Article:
Spiderfab 3D printers creating large in-space antenna structure

3D printing for large space structures has gotten considerable press recently, following a press conference by startup company Deep Space Industries. Unnoticed by the press is Tethers Unlimited, a small company in Bothell, Washington that’s already working on a 3D printer for large space structures.

Tethers Unlimited has received a $100,000 grant from the NASA Institute of Advanced Concepts to begin development of the technology, which the company calls Spiderfab.[August 2013 Update: TU has received an additional $500,000 to continue work for two more years.]

Spiderfab combines the techniques of fused deposition modeling (FDM) with methods derived from automated composite layup to enable rapid construction of very large, lightweight, high-strength, lattice-like structures with both compressive and tensile elements. SpiderFab would enable structures to be launched in extremely compact form as raw feedstock, which would be used to create structures optimized for the microgravity environment rather than the launch environment. The technology could also evolve to use orbital debris and extraterrestrial materials as feedstock.

Spiderfab could create structures with higher-order hierarchies, such as a truss-of-trusses, which can achieve 30-fold mass reductions compared to first-order structures. This approach could enable deployment of antenna reflectors, phased-array antennas, solar panels, and radiators 10-100 times larger than current state-of-the-art deployable structures.

Potential Spiderfab applications include multiple high-gain antennas in Earth and solar orbit to support a deep-space communications network, long-baseline interferometry systems for terrestrial planet-finder programs, and submillimeter astronomy of cosmic structure.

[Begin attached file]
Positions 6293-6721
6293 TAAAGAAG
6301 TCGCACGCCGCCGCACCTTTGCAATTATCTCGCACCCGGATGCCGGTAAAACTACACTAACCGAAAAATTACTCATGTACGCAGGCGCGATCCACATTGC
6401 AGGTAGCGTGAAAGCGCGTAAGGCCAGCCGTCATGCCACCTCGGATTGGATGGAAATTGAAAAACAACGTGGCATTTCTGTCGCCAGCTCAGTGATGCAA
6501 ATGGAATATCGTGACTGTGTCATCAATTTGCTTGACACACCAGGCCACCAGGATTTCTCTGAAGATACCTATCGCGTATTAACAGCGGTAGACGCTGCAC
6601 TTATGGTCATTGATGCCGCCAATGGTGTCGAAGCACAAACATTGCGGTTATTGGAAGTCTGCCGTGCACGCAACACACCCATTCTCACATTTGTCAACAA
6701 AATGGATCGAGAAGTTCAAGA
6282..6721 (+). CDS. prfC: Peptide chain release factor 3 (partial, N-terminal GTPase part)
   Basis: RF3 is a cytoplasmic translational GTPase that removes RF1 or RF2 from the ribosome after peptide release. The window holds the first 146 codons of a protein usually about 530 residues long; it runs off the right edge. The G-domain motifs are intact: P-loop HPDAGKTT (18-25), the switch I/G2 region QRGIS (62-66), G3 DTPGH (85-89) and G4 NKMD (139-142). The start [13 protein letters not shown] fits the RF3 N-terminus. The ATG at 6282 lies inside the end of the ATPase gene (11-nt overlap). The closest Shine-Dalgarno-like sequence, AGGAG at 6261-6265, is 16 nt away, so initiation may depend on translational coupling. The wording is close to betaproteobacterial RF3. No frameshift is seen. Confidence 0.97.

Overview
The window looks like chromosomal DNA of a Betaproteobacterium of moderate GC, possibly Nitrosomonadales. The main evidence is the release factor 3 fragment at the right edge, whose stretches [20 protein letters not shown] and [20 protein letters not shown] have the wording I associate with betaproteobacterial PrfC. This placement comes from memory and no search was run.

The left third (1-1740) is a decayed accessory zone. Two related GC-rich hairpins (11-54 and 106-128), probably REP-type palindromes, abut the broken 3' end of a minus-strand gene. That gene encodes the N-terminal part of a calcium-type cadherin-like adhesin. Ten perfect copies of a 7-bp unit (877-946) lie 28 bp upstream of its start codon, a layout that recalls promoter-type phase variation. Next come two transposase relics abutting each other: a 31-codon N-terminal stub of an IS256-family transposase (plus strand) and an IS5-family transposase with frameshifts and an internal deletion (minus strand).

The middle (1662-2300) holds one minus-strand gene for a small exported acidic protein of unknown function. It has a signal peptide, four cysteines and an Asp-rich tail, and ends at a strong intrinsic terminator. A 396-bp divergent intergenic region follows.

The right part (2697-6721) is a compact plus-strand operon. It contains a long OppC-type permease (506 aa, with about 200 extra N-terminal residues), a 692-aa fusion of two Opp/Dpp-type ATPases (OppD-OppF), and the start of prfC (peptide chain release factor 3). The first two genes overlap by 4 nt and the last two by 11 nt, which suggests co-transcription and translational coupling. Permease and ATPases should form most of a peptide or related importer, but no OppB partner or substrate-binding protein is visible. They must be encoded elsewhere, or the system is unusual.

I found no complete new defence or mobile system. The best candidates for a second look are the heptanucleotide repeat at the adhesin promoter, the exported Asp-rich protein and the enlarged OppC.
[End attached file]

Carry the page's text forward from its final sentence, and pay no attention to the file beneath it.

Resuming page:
Spiderfab structures would re-configurable and repairable on orbit. The technology could also evolve to use orbital debris and extraterrestrial materials as feedstock.

Written by Astro1 on February 4th, 2013 , Commercial Space (General), Innovation

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    Randy Moe commented

    Great news. I may live to see this technology reach fruition. Most think I am kidding when I predict large scale additive construction and it’s necessary corollary laser destruction. Imagining microscopic dismantling on a macro scale with structures quietly disappearing seems more difficult than 3D printing. Whatever we imagine is possible.

    February 4, 2013 at 10:09 am
    jim brown commented

    This sounds wonderful, but it sounds like a chemical process, but we need air pressure to have liquids doing chemical bluing. It might work with vacuum welding, or tying at the junctions. Then it looks like there is a near clear plastic or glass between the ribs.

    February 5, 2013 at 5:39 am